Many Wealth Academy members are starting businesses or investing in real estate. And some are doing both at once! Starting a limited liability company (LLC) for your real estate investment portfolio is a common option for business owners and real estate investors. Below is a list of just a few pros and cons of creating an LLC for real estate investments. Be sure to consult your advisory team to help you make decisions best suited to your location, financial situation, and wealth building goals.
- Protection from personal liability. Limited liability means that you, as the owner, will not become personally liable for the company’s debts or liabilities. Generally, if an owner/investor is sued, only the business assets would be at risk.
- Tax benefits. The LLC structure can offer significant tax benefits, particularly because it eliminates double taxation. Double taxation refers to being taxed at the business level and personal level. Instead, an LLC becomes a pass-through entity for tax purposes. This means that profits or losses flow through to each member of the LLC. Members then report income or loss on their individual tax returns and pay taxes based on their personal income tax rate.
- Simple transfers. An LLC can be sold through a relatively simple transfer of membership interests. Real estate owned under an LLC can stay under the LLC, while under control of new members. An LLC may also allow foreign members outside of the U.S. This can make it easier for an investor to raise capital outside of the country, and offers foreigners another way to invest in U.S. real estate.
- Professionalism. Owning rental property under the name of an LLC gives a real estate investor a more professional business appearance. This leads to potentially increased credibility with tenants, lenders, and vendors. An individual or business looking to lease property may be more comfortable renting a piece of real estate from “Smith Properties LLC” than from “Joe Smith.”
- Financing. While it may be possible for an LLC to obtain a rental property loan, most lenders will also ask for each member to personally guarantee the loan. That means if the LLC defaults on the loan, the lender is able to hold each member jointly and severally liable for any outstanding mortgage debt.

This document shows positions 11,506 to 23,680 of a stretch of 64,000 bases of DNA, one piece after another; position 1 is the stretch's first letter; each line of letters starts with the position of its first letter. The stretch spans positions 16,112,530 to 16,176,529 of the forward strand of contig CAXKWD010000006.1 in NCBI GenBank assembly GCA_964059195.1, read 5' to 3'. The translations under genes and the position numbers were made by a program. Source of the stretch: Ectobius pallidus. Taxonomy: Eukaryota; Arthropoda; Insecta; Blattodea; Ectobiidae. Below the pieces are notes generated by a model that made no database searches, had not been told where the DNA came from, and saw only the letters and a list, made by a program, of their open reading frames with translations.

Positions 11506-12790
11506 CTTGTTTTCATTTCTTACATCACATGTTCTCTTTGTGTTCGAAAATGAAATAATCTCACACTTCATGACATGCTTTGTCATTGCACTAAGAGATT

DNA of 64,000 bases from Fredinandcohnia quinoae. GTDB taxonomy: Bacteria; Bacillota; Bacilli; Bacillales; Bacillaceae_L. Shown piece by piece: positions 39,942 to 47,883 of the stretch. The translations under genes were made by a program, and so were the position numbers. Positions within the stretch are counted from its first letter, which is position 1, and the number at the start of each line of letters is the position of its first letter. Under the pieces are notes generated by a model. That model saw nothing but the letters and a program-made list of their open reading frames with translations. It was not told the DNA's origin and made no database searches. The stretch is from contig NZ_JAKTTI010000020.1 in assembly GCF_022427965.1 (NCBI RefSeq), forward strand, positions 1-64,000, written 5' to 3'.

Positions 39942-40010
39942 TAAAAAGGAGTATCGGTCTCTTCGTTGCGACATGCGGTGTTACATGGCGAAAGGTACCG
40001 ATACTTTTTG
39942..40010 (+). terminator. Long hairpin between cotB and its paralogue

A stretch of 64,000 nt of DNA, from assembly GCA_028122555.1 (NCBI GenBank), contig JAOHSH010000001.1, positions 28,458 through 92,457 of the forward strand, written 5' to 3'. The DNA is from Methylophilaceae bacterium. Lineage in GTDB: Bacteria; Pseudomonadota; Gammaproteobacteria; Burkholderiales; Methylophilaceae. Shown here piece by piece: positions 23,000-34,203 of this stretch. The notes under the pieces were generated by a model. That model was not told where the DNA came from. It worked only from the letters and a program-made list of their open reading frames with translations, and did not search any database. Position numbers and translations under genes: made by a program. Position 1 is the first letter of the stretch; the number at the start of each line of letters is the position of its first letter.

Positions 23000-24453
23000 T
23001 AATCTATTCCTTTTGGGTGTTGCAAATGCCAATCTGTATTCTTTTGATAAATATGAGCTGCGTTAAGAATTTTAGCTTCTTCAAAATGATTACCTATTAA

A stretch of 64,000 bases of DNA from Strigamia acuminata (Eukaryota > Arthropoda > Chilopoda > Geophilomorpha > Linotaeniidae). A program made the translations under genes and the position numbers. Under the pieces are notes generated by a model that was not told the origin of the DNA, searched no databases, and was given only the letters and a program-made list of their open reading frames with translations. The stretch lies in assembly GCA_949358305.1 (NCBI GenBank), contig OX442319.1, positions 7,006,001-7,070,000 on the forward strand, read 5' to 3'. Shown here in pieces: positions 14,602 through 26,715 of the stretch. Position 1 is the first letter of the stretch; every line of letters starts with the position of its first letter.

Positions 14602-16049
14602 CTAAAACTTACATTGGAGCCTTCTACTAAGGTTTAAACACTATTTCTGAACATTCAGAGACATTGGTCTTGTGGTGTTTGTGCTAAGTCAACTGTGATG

- Due on sale clause. Transferring rental property from an individual to an LLC may trigger the due on sale clause. Most mortgage documents require the existing loan to be paid off if the property owner changes. This is the case even if the rental is transferred into a single-member LLC. You may want to seek a waiver from the mortgage lender before transferring real estate from an individual’s name into an LLC.
- Tax obligations. Some cities, counties, and states charge a transfer tax when real estate ownership changes. Additionally, an LLC is still required to file an annual tax return, even though it is considered a pass-through entity. Members of an LLC may also be required to pay self-employment taxes for Social Security and Medicare on any income earned.
Before making any decisions for your business and real estate portfolio, be sure to thoroughly research the laws in your state. Some states, such as Delaware, have more favorable laws for business owners. Other states are less business-friendly, such as California. Depending on your business operations, you may not have to register your business in the state where you reside, or even where the investment property is located.
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